A coalition of civil society groups in Liberia are predicting a re-awakening of the country’s deadliest civil wars should the government fail to pass the much-needed Land Rights Act, which calls for the rights of rural communities to take ownership of their ancestral lands.
The draft, which was submitted to Liberia’s Senate in 2014, remains undebated as civil organizations fear that should the bill not be tackled before Senate’s recess in August, it is likely to stand in wait till the end of next year’s elections.
The United States Agency for International Development (USAID) reveals that most of Liberia’s population live on ancestral lands under a public customary tenure that does not bear a legal title.
Unfortunately, many with such land arrangements have been victimized by the commercial elite who have seized their ancestral lands.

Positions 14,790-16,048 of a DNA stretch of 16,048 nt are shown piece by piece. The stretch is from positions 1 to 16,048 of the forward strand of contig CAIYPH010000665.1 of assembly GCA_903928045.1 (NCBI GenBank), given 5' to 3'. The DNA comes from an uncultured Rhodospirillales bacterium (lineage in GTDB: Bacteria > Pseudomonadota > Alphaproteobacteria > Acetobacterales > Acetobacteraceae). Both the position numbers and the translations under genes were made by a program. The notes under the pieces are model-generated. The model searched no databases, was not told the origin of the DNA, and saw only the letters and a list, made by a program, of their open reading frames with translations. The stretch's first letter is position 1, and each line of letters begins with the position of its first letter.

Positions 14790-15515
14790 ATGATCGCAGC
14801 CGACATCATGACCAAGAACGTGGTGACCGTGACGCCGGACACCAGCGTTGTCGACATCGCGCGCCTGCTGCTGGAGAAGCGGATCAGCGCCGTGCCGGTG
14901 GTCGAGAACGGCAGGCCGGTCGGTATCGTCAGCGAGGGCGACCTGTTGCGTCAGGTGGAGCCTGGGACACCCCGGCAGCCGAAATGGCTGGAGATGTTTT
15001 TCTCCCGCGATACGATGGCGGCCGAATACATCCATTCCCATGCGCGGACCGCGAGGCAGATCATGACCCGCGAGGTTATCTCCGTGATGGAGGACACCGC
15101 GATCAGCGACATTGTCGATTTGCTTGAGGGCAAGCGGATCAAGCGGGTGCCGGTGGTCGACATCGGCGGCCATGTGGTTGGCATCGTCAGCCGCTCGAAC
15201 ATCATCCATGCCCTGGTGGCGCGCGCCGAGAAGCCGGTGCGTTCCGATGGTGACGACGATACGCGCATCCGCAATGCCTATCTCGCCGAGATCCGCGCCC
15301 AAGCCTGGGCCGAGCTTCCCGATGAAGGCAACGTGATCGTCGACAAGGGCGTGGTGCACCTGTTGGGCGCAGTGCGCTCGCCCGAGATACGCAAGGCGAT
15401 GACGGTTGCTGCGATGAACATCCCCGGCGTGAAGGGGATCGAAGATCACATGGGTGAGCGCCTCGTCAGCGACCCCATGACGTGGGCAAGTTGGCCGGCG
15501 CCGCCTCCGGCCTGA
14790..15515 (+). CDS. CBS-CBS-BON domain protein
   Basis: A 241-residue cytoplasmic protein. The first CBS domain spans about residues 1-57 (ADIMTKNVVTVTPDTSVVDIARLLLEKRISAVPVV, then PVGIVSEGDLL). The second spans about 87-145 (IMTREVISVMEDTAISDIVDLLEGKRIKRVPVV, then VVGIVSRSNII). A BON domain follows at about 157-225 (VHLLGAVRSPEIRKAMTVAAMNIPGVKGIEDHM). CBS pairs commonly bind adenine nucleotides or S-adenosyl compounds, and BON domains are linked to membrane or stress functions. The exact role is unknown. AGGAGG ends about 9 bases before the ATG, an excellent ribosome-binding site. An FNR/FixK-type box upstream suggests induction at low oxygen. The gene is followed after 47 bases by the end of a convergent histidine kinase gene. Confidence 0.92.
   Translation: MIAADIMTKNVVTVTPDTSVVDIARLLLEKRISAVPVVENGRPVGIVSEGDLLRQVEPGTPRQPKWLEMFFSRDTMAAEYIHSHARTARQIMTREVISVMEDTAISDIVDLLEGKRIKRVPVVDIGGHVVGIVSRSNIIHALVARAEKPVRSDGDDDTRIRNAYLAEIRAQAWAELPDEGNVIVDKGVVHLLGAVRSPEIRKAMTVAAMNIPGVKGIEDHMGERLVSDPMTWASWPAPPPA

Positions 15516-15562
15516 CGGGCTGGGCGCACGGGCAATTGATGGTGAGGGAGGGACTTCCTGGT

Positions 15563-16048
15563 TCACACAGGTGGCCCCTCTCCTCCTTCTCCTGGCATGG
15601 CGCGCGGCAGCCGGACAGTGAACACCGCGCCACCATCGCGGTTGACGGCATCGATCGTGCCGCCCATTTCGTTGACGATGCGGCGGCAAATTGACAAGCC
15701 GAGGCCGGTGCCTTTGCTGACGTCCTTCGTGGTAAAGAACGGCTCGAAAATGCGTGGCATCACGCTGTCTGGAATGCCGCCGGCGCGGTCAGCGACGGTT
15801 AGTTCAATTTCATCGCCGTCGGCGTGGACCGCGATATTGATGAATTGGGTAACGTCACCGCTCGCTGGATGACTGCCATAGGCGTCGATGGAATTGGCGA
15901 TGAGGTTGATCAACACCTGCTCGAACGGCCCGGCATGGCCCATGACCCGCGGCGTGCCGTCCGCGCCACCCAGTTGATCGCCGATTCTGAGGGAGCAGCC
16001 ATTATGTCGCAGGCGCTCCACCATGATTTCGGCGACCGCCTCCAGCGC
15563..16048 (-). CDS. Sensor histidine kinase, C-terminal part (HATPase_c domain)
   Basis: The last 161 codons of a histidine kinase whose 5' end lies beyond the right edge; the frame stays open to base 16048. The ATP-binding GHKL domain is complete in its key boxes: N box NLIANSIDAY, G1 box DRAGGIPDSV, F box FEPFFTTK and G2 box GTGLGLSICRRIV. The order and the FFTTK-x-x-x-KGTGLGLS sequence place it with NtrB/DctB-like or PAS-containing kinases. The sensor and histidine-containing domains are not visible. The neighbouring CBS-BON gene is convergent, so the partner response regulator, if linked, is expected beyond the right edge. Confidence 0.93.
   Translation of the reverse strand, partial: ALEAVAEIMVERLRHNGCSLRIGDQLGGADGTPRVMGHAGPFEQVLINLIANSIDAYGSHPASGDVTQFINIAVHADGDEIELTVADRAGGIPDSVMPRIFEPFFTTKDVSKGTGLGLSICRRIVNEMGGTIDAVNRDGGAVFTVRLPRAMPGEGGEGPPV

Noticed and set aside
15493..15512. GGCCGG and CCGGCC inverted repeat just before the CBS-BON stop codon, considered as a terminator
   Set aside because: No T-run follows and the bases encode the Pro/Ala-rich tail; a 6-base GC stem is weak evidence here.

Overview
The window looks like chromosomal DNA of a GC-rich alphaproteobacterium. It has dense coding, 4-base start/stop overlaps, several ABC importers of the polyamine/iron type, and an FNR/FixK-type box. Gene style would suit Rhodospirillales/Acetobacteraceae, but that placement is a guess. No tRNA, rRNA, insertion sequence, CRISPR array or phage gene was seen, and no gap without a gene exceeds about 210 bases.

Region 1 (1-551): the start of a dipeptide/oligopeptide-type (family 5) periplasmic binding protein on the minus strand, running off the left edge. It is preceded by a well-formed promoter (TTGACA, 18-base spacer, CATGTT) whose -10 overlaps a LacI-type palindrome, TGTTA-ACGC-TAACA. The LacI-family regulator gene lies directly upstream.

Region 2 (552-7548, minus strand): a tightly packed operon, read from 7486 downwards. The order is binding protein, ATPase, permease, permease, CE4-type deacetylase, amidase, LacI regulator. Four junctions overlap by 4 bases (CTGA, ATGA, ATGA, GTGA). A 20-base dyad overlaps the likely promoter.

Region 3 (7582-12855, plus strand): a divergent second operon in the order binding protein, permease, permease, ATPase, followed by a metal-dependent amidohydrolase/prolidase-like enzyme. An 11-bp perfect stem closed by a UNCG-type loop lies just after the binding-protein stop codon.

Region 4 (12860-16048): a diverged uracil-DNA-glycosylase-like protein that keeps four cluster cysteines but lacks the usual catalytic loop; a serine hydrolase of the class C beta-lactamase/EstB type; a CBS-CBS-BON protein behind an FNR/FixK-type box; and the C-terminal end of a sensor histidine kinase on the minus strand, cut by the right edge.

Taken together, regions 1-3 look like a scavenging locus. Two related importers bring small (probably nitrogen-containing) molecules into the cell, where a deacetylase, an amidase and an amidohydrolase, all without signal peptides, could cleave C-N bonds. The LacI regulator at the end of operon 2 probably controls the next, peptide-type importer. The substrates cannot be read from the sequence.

“Failure to recognize the rights of millions of Liberians to their customary lands jeopardizes peace and security, and could fuel a slide back into the conflicts that devastated our country for decades,” 18 civil society groups said in a statement Thursday.
Liberia’s government is reported to have prioritized the passage of long-standing policies that had previously granted natural resource concessions to foreign companies and multinationals.
Despite such a move, concerns are rife over the neglect of concessions regarding logging, mining, and agriculture that has so far fueled tensions between affected communities and foreign companies: for example, 237 mining and agriculture concessions in Liberia took over nearly 40,000 square kilometers (15,450 square miles) of land that was already occupied by local established communities.
“If its [Liberia’s] leaders try to fuel development by selling off community lands to the highest bidder, the price will once again be instability and conflict,” Solange Bandiaky-Badji, director for Africa at the RRI, warned.
So far, close to 90 percent of Liberia’s civil court cases are reported to be linked to land disputes,with 63 percent of violent conflicts documented to be rooted in land rights issues — a troubling situation which begs the question of whether the West African country is prepared to defend the peace it has enjoyed after many years of civil war and strife.